The 'I'iwi is one of the many species of honeycreepers that are believed to have evolved from a single ancestral species which colonized the islands millions of years ago. It's bright red feathers were highly prized by the Hawaiians who used them to make feathered capes, helmets, and other ornaments for the chiefs (Ali'i in the Hawaiian language). The traditional colors of royalty in Polynesia are red and yellow. The birds were caught by professional bird catchers who smeared tree sap onto a branch next to a flower blossom. When the bird landed on the branch to sip the flower nectar, it was caught. Care was often taken in removing the feathers from the bird, and ointment applied to help the bird heal. Rare birds were seen as a sacred resource.
"Before the arrival of the first Hawaiians, few plants and animals found their way to these isolated islands. But the few that made it here gave birth to a bewildering variety of species. Hawaii experienced a bonanza of evolutionary creativity that makes the Galapagos look tame. A single ancestral species of finch gave rise to dozens of species of Hawaiian honeycreepers — an assemblage of birds so diverse that a casual observer would never guess they are closely related."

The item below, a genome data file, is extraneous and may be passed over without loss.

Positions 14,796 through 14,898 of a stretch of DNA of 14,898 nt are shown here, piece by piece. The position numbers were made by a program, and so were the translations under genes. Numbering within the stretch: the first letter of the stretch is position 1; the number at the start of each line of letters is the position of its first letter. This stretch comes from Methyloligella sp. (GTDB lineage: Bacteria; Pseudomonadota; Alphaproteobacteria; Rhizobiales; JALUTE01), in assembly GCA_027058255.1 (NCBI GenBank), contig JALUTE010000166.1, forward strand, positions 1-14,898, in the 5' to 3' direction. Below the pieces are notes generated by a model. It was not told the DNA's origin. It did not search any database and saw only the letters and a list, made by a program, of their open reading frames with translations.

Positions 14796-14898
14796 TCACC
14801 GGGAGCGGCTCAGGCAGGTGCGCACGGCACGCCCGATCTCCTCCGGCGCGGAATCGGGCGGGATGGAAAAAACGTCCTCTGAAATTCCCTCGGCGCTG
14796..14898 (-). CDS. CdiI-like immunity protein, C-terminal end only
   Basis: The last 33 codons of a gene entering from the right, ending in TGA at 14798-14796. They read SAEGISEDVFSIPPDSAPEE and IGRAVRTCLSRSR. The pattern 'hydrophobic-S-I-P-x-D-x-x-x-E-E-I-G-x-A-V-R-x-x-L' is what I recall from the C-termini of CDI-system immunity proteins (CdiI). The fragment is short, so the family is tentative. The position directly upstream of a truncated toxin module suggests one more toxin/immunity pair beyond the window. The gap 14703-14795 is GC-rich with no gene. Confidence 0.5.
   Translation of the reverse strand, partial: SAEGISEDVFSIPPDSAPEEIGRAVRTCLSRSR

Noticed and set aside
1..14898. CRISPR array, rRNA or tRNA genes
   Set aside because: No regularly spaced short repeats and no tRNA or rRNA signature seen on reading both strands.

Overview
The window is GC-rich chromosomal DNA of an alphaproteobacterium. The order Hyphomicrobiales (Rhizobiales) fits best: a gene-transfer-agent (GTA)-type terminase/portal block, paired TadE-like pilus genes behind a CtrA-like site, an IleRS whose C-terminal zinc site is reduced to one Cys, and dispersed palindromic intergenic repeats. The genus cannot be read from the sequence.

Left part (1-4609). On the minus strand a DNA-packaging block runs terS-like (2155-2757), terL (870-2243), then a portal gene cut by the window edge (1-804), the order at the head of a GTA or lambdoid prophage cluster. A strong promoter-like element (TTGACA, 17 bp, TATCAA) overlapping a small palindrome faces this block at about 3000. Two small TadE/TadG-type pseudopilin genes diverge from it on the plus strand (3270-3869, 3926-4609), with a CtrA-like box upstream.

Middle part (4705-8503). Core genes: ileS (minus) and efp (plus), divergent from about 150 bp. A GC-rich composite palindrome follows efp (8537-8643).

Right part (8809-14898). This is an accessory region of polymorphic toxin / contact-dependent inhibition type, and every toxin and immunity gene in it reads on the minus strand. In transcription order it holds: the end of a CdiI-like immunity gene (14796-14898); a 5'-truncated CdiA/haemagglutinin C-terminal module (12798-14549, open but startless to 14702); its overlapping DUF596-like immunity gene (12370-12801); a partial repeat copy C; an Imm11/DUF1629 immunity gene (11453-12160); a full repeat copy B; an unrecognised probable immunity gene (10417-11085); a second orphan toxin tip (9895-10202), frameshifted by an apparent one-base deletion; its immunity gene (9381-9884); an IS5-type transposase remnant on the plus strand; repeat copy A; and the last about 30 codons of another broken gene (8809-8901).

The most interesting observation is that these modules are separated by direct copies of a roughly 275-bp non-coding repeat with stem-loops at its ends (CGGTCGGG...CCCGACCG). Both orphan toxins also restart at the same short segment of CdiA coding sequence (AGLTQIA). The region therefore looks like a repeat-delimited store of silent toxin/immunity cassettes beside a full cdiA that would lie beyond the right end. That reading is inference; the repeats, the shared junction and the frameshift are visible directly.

In most Hawaiian honeycreepers the tongue is troughlike and brush-tipped. The birds’ size ranges from 10 to 20 cm (4 to 8 inches).
Their movements are also unique as they spend much of their time hanging upside down poking their long, curved bills into flowers. The lehua blossom is one of their favorite foods. Like many native species, the 'i'iwi are becoming scarce. Habitat destruction and the introduction of foreign birds and mammals have led to the extinction of at least 8 of the original 23 species; most of the survivors are endangered. Today, 'I'iwi are found on the island of Hawai'i, Maui, Moloka'i, O'ahu and Kaua'i.